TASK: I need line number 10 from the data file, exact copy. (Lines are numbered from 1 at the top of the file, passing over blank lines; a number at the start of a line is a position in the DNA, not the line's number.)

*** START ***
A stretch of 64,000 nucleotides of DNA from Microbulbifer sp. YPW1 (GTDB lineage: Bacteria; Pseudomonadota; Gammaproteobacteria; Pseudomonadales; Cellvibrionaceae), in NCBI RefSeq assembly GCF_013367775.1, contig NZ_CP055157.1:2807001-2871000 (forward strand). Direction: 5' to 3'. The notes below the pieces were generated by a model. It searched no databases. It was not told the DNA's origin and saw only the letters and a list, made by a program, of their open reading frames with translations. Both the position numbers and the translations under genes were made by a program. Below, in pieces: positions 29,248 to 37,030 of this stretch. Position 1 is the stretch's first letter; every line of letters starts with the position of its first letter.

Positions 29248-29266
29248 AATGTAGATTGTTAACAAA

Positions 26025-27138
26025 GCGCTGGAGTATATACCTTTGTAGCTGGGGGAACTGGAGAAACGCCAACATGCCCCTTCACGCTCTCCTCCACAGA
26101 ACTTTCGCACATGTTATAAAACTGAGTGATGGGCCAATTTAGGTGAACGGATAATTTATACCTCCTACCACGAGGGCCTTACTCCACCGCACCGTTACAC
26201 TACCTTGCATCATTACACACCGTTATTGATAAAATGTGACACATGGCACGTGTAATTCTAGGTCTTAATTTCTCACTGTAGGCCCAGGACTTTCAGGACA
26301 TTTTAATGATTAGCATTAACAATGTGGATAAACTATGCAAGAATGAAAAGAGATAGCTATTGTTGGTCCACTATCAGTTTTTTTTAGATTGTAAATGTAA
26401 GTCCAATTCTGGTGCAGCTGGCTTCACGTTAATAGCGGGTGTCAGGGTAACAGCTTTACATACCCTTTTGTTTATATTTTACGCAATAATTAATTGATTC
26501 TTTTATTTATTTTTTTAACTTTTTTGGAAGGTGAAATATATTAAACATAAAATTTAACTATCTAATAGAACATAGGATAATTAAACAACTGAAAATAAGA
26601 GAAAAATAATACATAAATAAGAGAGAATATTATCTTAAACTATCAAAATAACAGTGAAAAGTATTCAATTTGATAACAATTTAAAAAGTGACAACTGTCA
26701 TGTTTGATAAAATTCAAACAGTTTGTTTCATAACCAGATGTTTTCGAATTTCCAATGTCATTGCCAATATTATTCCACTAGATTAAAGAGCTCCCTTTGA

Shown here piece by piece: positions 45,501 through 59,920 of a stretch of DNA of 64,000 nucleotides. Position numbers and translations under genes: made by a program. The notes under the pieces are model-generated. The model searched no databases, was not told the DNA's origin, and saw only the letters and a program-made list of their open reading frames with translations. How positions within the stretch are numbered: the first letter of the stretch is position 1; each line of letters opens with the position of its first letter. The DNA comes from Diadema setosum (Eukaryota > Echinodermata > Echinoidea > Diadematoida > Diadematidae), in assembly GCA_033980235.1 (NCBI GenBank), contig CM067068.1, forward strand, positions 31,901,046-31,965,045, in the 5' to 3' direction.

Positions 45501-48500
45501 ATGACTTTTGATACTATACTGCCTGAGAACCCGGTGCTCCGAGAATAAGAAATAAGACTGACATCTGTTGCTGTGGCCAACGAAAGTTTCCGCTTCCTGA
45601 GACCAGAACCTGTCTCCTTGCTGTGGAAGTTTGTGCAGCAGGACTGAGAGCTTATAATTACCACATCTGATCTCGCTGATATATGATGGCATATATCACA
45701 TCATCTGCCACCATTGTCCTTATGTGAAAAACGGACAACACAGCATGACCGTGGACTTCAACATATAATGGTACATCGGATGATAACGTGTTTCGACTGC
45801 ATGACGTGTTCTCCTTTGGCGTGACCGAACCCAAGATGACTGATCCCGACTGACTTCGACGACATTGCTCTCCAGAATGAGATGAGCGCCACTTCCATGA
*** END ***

26501 TTTTATTTATTTTTTTAACTTTTTTGGAAGGTGAAATATATTAAACATAAAATTTAACTATCTAATAGAACATAGGATAATTAAACAACTGAAAATAAGA